Wednesday, August 10, 2011

Diversity has its limits

“Conservatives may be self-selecting out of graduate school, but they’re doing it on a rational basis,” he told me. “It’s become clear to them that they’re unlikely to succeed at the same level as someone going into these fields with more socially approved political convictions and attitudes.” They’re discouraged not by a letter from the director of graduate studies but rather by more subtle obstacles blocking the way to tenure, in Dr. Wood’s view. Writing in The Chronicle of Higher Education in March, he criticized liberal social scientists for failing to heed their own extensive research into bias. [...]

Dr. Yancey, a professor of sociology at the University of North Texas, asked more than 400 sociologists which nonacademic factors might influence their willingness to vote for hiring a new colleague. You might expect professors to at least claim to be immune to bias in academic hiring decisions.
But as Dr. Yancey reports in his new book, “Compromising Scholarship: Religious and Political Bias in American Higher Education,” more than a quarter of the sociologists said they would be swayed favorably toward a Democrat or an A.C.L.U. member and unfavorably toward a Republican. About 40 percent said they would be less inclined to vote for hiring someone who belonged to the National Rifle Association or who was an evangelical. Similar results were obtained in a subsequent survey of professors in other social sciences and the humanities.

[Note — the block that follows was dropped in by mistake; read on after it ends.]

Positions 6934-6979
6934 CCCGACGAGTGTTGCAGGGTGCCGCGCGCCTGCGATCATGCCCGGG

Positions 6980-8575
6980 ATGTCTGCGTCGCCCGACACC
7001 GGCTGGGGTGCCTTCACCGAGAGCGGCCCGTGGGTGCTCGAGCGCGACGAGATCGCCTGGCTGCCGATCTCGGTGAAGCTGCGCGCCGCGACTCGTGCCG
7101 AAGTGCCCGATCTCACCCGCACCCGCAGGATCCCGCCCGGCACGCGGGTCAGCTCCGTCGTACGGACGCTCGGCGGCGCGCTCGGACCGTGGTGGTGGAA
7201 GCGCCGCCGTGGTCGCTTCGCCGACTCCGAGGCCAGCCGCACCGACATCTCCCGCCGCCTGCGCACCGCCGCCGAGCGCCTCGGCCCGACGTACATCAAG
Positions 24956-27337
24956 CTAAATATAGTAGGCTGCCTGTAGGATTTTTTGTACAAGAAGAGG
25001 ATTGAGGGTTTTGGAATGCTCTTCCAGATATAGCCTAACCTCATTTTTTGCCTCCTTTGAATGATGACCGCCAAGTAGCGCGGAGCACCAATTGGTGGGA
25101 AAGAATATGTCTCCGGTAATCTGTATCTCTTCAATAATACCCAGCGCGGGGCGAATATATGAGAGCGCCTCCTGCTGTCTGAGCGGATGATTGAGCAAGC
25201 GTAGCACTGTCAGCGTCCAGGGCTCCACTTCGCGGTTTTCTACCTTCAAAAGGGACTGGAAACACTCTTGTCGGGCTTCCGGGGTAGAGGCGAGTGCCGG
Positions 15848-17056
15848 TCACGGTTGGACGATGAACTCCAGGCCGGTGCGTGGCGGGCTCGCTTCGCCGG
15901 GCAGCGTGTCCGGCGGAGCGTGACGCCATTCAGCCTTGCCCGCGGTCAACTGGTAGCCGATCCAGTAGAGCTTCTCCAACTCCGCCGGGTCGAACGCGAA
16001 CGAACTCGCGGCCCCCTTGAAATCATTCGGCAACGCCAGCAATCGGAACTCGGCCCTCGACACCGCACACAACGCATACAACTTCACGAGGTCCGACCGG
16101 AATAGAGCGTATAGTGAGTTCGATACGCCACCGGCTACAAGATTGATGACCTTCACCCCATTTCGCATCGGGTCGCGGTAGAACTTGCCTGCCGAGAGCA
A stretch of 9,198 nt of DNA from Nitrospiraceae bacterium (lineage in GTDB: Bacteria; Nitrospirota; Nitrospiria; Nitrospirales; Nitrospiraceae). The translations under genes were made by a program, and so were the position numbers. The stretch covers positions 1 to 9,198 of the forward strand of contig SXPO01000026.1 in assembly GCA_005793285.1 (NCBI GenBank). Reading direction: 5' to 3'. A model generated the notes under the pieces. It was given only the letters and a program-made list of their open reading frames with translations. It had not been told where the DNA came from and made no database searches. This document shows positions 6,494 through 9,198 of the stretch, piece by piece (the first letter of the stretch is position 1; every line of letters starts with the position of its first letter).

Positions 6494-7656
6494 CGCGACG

Dr. Yancey, who describes himself as a political independent with traditional Christian beliefs and progressive social values, advises nonliberal graduate students to be discreet during job interviews. “The information in this research,” he wrote, “indicates that revealing one’s political and religious conservatism will, on average, negatively influence about half of the search committee one is attempting to impress.”  
[...] If you were a conservative undergraduate, would you risk spending at least four years in graduate school in the hope of getting a job offer from a committee dominated by people who don’t share your views?
You might well select another career for yourself — but you wouldn’t exactly call it self-selection.
~"The Left-Leaning Tower," by John Tierney (in The New York Times)

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